1. This debate over a marker to “honor” black slaves who fought as Confederate soldiers is truly a debate over perspectives. History teaches that slaves were just that, slaves. They were forced to be slaves, not asked, or they would have been called indentured servants. I find it odd that slaves would be classified as Confederate soldiers because they would have been fighting to preserve the continuance of southern slavery, going against one of the main aims of the war in that it was to abolish slavery. These black men were not Confederate soldiers, they were Confederate slaves for Confederate soldiers. What facts do we have that implies they were of their own free will fighting for the Confederacy in an effort to preserve slavery? What facts do we have that implies they were of their own free will Confederate soldiers? If in fact they chose of their own free will to join the Confederacy and fight as soldiers against the North, should this not be seen as a slap in the face to the black community as a whole – slaves fighting for the right to remain as slaves. Not too long ago there was the fight over the Confederate flag at the state house, namely because it offended the black community because the “stars and bars represent repression, brutality and inequality.” Shouldn’t those black leaders who fought so hard to remove the flag be standing up and speaking out against any monument that honors any slave who fought to preserve slavery, rather than fight back against the Confederacy in abolishing slavery? Doesn’t this really tarnish the fight against slavery in the mind of the black community? This is truly a dichotomy with regards to how these 10 slaves should be remembered. Should they be remembered as slaves who supported the fight to preserve slavery, or should they be remembered as slaves who fought as Confederate soldiers to preserve slavery? It is a unique piece of history that needs to be preserved, in a museum, just like the Confederate flag, but not on state property or city grounds with a marker.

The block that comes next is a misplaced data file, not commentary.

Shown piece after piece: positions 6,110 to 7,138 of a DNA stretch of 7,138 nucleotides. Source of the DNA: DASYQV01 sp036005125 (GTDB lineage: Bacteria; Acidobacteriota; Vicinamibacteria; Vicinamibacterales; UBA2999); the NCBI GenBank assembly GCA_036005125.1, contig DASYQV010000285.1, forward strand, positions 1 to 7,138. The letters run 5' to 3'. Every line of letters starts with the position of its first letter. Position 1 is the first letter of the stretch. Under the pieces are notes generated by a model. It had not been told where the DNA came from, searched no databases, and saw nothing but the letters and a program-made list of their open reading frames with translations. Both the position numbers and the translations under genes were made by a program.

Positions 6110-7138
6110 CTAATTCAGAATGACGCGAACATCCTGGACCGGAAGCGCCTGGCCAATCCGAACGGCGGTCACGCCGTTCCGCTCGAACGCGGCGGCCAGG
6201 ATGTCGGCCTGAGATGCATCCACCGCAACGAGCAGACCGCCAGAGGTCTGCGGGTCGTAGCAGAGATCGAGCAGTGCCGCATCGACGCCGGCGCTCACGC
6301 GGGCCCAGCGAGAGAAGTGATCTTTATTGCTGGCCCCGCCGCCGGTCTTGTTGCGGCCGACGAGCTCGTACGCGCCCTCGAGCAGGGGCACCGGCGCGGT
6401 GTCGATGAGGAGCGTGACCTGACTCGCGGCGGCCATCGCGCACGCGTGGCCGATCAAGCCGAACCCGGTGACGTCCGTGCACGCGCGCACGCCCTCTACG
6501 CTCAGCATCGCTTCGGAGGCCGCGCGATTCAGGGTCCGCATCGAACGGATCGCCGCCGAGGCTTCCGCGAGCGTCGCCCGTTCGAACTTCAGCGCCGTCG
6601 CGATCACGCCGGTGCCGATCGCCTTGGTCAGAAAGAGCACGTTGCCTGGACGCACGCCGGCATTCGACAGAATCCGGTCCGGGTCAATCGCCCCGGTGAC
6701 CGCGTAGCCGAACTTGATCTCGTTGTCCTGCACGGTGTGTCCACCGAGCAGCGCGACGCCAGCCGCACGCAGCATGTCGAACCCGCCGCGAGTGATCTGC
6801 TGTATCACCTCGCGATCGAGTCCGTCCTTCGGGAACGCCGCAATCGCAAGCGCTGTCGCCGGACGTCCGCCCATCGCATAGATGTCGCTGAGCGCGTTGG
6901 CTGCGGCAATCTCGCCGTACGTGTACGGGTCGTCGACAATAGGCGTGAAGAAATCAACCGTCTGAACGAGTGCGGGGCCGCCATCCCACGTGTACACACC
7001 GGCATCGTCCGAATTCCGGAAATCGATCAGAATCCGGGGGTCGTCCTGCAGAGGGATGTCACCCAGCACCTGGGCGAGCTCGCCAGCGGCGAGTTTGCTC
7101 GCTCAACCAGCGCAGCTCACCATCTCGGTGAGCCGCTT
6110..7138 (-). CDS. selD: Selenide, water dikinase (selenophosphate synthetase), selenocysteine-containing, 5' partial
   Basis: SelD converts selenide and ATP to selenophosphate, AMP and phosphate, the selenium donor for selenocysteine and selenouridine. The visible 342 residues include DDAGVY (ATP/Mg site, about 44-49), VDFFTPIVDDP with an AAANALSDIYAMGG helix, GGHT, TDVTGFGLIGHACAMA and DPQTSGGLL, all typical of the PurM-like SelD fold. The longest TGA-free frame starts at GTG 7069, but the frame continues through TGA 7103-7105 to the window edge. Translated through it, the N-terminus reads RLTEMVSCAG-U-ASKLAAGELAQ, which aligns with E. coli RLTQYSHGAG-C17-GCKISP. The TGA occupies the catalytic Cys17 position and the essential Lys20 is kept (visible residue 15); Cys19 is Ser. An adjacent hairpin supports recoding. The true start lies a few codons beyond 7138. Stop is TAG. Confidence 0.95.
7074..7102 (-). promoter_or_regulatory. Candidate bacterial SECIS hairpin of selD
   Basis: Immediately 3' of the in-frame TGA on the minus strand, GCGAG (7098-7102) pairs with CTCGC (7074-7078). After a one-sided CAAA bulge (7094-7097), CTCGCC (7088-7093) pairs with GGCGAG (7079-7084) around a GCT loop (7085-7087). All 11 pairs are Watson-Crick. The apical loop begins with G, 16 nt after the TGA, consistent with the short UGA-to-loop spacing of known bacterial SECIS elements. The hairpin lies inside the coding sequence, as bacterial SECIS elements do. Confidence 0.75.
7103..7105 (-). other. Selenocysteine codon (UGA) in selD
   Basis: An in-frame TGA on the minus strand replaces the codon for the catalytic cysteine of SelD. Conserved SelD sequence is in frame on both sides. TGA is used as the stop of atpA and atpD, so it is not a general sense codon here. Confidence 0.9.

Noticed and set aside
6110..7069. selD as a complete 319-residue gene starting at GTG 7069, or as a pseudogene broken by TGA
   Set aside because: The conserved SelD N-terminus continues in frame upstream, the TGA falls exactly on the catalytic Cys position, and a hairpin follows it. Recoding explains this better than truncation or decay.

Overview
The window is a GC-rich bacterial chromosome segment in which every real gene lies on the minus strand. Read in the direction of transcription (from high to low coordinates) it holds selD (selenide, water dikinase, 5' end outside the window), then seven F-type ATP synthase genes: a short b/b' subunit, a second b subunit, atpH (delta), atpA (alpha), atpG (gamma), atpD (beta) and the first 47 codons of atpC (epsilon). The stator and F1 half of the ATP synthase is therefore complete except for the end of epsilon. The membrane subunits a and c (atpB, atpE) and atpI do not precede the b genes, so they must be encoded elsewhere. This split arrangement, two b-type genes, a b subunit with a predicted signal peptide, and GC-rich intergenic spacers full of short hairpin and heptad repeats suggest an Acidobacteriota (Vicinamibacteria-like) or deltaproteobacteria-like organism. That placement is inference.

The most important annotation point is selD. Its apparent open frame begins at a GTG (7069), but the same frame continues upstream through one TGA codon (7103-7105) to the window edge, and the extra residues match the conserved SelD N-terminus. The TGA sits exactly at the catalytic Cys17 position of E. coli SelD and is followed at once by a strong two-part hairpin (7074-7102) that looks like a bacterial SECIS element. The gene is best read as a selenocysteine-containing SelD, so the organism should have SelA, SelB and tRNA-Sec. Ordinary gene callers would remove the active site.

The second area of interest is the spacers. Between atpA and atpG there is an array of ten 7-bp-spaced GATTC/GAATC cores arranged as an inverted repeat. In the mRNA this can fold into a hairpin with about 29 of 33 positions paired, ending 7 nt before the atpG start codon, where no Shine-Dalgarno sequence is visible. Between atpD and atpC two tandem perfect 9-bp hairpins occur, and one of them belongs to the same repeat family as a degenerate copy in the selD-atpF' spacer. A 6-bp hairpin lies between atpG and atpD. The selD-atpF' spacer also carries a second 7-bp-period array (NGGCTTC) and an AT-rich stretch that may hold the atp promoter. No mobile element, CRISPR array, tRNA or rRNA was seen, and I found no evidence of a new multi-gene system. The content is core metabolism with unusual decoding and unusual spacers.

• Ok…so, how then, do you classify those who were drafted into service during the Vietnam War?

      Should those “soldiers” receive any less recognition or appreciation for their contribution because it was involuntary?

      The monument is about remembrance, recognition, and preservation of historical information not widely known nor easy to find. It is about discussion and understanding; about bringing cultures and customs to the public for further explanation.

      Thankfully, approval or not, Mr. Way has created dialogue and the interest for more knowledge. At the end of the day, that is the real purpose of a monument!

  2. you must have missed the part about states rights and unfair taxes (Morrill Tariff) levied against the south. And all that other stuff about statees rights.

    ALSO :
    “According to federal census reports, on June 1, 1860 there were nearly 4.5 million Negroes in the United States, with fewer than four million of them living in the southern slaveholding states. Of the blacks residing in the South, 261,988 were not slaves. Of this number, 10,689 lived in New Orleans. The country’s leading African American historian, Duke University professor John Hope Franklin, records that in New Orleans over 3,000 free Negroes owned slaves, or 28 percent of the free Negroes in that city.”……..
    In 1860 there were at least six Negroes in Louisiana who owned 65 or more slaves The largest number, 152 slaves, were owned by the widow C. Richards and her son P.C. Richards, who owned a large sugar cane plantation. Another Negro slave magnate in Louisiana, with over 100 slaves, was Antoine Dubuclet, a sugar planter whose estate was valued at (in 1860 dollars) $264,000 (3). That year, the mean wealth of southern white men was $3,978 (4)………………

    By Robert M. Grooms © 1997

    You need to do some of your own research instead of the black and white issues taught in pulbic schools that is contributiong to the division of races and prolonging racial unrest in this country.
    If you have ever traveled outside the US you would see that racism does not exist everywhere.
    It is taught in the US.